Pandemic plunges UK into 'economic emergency'

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The United Kingdom is going through a period of "economic emergency" and will suffer an unprecedented 11.3% drop in gross domestic product in 2020 due to the coronavirus pandemic, according to official forecasts unveiled by Finance Minister Rishi on Wednesday Sunak.

Next year, growth should rebound by 5.5%, then reach 6.6% in 2022, according to these forecasts unveiled during a speech in Parliament.

However, it will be necessary to wait until the end of 2022 for the economy to return to its pre-health crisis levels.

Our health emergency is still there and our economic emergency has only just begun. So our immediate priority is to protect lives and standards of living, said the minister, presenting a vast spending plan.

The economic damage is likely to last in the long run, weakening the economy for many years, he said.

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Sunak, who relies on forecasts from the public body OBR (Office for Budget Responsibility) said the unemployment rate will peak in the second quarter of 2021 at 7.5%.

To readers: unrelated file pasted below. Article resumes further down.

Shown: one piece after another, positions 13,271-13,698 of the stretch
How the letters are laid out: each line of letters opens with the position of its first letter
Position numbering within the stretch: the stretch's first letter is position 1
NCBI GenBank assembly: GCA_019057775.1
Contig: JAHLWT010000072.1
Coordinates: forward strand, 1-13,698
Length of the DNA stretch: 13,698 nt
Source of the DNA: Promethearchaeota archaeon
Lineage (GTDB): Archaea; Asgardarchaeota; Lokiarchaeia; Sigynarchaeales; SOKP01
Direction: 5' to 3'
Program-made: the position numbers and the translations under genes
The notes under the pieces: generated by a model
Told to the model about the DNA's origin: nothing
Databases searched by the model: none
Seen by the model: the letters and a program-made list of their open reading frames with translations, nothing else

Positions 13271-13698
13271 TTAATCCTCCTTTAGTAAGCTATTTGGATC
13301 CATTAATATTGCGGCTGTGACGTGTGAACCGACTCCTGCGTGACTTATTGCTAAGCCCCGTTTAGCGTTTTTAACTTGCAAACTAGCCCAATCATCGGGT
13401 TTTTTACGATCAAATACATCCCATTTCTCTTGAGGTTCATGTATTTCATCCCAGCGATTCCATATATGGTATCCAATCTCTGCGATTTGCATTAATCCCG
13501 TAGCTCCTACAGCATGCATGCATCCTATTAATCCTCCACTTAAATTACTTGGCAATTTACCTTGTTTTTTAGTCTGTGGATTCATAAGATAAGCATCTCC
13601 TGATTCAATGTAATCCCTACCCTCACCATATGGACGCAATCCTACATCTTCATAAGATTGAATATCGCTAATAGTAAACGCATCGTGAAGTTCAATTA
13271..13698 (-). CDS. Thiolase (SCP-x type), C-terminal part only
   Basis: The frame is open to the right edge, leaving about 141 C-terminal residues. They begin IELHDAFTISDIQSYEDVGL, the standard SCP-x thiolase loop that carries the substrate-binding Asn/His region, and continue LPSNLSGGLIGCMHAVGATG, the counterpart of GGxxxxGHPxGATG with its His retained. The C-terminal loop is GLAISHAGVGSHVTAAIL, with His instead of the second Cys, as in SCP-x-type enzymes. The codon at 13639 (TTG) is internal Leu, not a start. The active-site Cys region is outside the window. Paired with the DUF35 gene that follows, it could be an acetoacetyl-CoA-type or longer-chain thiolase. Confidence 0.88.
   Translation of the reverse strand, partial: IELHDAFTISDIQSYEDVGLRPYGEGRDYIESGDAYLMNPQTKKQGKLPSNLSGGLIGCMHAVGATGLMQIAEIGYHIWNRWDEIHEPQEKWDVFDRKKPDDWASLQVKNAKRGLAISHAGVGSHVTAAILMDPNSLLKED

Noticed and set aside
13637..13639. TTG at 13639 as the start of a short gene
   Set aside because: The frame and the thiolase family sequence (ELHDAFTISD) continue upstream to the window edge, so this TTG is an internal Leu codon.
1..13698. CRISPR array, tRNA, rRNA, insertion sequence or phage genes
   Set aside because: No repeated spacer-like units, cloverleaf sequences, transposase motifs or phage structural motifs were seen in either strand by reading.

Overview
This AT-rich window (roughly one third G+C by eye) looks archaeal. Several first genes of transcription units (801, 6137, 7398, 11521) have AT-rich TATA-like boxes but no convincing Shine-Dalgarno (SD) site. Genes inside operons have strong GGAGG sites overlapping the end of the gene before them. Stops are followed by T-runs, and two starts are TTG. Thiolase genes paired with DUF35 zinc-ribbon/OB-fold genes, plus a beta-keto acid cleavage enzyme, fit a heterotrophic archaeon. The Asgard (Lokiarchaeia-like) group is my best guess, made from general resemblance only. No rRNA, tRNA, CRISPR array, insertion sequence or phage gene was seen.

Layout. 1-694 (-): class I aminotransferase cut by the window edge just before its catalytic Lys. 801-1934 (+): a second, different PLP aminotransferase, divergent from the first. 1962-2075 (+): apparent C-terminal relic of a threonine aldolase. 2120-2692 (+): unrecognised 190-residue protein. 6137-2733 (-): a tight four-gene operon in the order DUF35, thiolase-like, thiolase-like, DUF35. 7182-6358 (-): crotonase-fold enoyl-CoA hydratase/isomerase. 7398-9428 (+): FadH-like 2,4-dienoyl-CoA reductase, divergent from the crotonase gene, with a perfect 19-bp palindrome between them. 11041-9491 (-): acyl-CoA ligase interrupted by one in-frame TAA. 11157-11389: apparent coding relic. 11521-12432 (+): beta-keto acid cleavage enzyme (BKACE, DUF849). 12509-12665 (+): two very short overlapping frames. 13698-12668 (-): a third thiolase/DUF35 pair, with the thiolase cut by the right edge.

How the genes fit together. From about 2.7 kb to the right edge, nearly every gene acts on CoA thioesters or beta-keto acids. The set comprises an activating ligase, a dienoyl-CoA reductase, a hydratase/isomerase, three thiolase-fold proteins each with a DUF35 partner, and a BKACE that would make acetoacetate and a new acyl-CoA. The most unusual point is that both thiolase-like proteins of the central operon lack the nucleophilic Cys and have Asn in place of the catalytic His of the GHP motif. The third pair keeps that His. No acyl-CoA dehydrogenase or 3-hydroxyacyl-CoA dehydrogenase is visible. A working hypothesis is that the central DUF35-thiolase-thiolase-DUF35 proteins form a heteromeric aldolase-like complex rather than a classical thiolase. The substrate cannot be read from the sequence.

In total, the government is mobilizing £ 280 billion to help the economy weather the storm.

Pedestrians in Bradford walk past a traffic light sign, advising them not to touch the button because of COVID-19.

In the UK, as elsewhere in the world, the COVID-19 pandemic is causing significant slowdowns in economic activity.

Photo: Getty Images / PAUL ELLIS

Utilities will notably receive a total of £ 55 billion next year, be it the NHS health system, schools or security.

The government promises that the country's current spending will grow 3.8% this year and next, the highest rate in 15 years.

These measures will boost the public deficit which is expected to reach 394 billion pounds for the current budget year, or 19% of GDP, due to unprecedented efforts to support employment in the face of the shock of the pandemic.

Mr Sunak, a member of the Conservative Party who claims to be the herald of budgetary orthodoxy, warned, however, that in an attempt to limit the fiscal pit, civil service salaries will be frozen, except for the NHS and for the very low income.

The UK will also sharply cut its development aid next year to 0.5% of its gross domestic product from the usual 0.7%, which has sparked a flood of criticism, especially from the Nobel. of peace Malala Yousafzai.


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